Particularly challenging during my tenure was the suggestion that the GPPC be restructured to eliminate section representation. This I felt was a mistake, since each of GSA’s sections emphasizes different aspects of geology and how that geology impacts citizens, commerce, industry, transportation, agriculture, mining, and recreation. In the North-Central Section, for example, glacial geology and the Great Lakes dominate the region and directly affect issues related to water resources, the rust belt, and intense row-crop agriculture. Based on our collective wisdom, the structure of the GPPC remained intact. I want to particularly thank Jack Hess and Craig Schiffries for their assistance and contributions to the GPPC, and for always keeping me and the GPPC on the straight and narrow.
Finally, as I mentioned above, none of my achievements could have been accomplished without outstanding committee members and GSA headquarters staff who more than “shared the load” at a time when there was much to be done, and when many people relied on our outcomes. Thank you very much for this award.
Citation by Nancy Riggs
Brendan Murphy is a leader in his dedication to the geoscience discipline, to his university (St. Francis Xavier University in Nova Scotia) and to the Geological Society of America.
Brendan has published 164 papers in his 35-year career. He specializes in large-scale orogenic processes, mantle plumes, isotopic systems (especially U-Pb), and other topics within those larger frameworks; his grant activities are greater than $2 million. This takes place at an undergraduate-focused university where he teaches two classes per term, plus the field school. Brendan has supervised 12 M.Sc. theses and 50 undergraduate theses.
Brendan’s service to GSA is exemplary. He became a GSA Bulletin science editor in January 2007, and worked with Karl Karlstrom until 2009. At the end of Karl’s term, Brendan had the pleasure of training two new science editors, at the same time that the Bulletin was moving from AllenTrack to Editorial Manager. Brendan’s wonderful demeanor and delightful sense of humor made him wonderful to work with, always available to answer questions, provide advice, smooth ruffled feathers, and encourage all the ideas that come with any new “blood” to an organization. In 2009, he joined the Publications Committee. GSA staff members in Boulder are unanimous in their praise and appreciation. Brendan has served on the Editorial Board of Geology, and is now an associate editor of the Bulletin.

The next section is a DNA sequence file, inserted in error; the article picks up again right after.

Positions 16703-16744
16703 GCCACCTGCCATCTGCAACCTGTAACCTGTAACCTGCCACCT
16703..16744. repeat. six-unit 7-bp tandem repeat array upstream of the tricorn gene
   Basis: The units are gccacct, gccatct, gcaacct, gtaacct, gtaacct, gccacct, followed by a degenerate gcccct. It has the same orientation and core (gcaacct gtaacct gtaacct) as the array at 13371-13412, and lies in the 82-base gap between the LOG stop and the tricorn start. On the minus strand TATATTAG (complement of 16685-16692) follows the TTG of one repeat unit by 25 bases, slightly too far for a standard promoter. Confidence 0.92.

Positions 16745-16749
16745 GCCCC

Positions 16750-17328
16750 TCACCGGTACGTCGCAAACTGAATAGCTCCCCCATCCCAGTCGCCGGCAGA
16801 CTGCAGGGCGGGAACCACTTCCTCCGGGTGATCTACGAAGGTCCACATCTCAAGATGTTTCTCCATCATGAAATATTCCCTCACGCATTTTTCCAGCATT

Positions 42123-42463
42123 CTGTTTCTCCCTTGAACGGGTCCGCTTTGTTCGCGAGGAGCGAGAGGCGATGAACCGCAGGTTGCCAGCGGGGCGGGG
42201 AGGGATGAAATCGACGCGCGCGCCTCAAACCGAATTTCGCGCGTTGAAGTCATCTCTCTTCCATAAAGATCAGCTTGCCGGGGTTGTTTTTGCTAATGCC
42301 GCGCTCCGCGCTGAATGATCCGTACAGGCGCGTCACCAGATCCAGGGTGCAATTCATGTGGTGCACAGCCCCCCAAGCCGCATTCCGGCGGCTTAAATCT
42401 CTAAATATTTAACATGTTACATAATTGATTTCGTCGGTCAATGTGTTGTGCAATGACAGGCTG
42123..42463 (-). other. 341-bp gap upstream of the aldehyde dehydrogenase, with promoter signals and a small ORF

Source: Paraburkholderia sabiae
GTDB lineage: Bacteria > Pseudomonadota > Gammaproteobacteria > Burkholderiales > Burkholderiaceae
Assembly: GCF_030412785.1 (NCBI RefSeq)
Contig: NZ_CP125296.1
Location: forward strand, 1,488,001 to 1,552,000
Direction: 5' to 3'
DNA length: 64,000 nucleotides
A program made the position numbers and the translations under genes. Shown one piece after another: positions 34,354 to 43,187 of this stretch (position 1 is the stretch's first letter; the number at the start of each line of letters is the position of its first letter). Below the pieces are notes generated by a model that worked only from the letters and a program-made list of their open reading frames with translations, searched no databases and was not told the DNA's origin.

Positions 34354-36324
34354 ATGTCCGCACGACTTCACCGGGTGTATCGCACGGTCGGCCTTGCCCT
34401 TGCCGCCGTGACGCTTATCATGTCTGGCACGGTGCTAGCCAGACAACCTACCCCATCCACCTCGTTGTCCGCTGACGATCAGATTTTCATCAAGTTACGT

Few geoscientists today have the record of excellence in professional endeavor, dedication to education, and record of service to the profession, and to the Society, that Brendan has offered. Brendan Murphy strongly deserves the GSA Distinguished Service Award.
2011 GSA Distinguished Service Award — Response by Brendan Murphy
I am pleased and humbled to receive GSA’s Distinguished Service Award. For many years, I had benefitted greatly from my participation (along with my students) in GSA conferences and field trips and from its peer review system when I submitted manuscripts to various GSA publications. When asked to be a co-editor of the BULLETIN, I jumped at the chance to contribute to a society that had played such a significant role in nurturing my academic life. As a co-editor of the GSA Bulletin I was fortunate to inherit from my predecessors a journal with a global reputation for data-rich, archival articles with a long shelf-life. As such, the BULLETIN continues to fill a very important niche in the ever-increasing array of geoscience journals. Its papers are cited for decades after they are published and they constitute a firm foundation upon which ideas can gestate and testable hypotheses can develop. Although we may be biased, many current and former editors believe that the success of the BULLETIN is one of the foundations for the success of the society.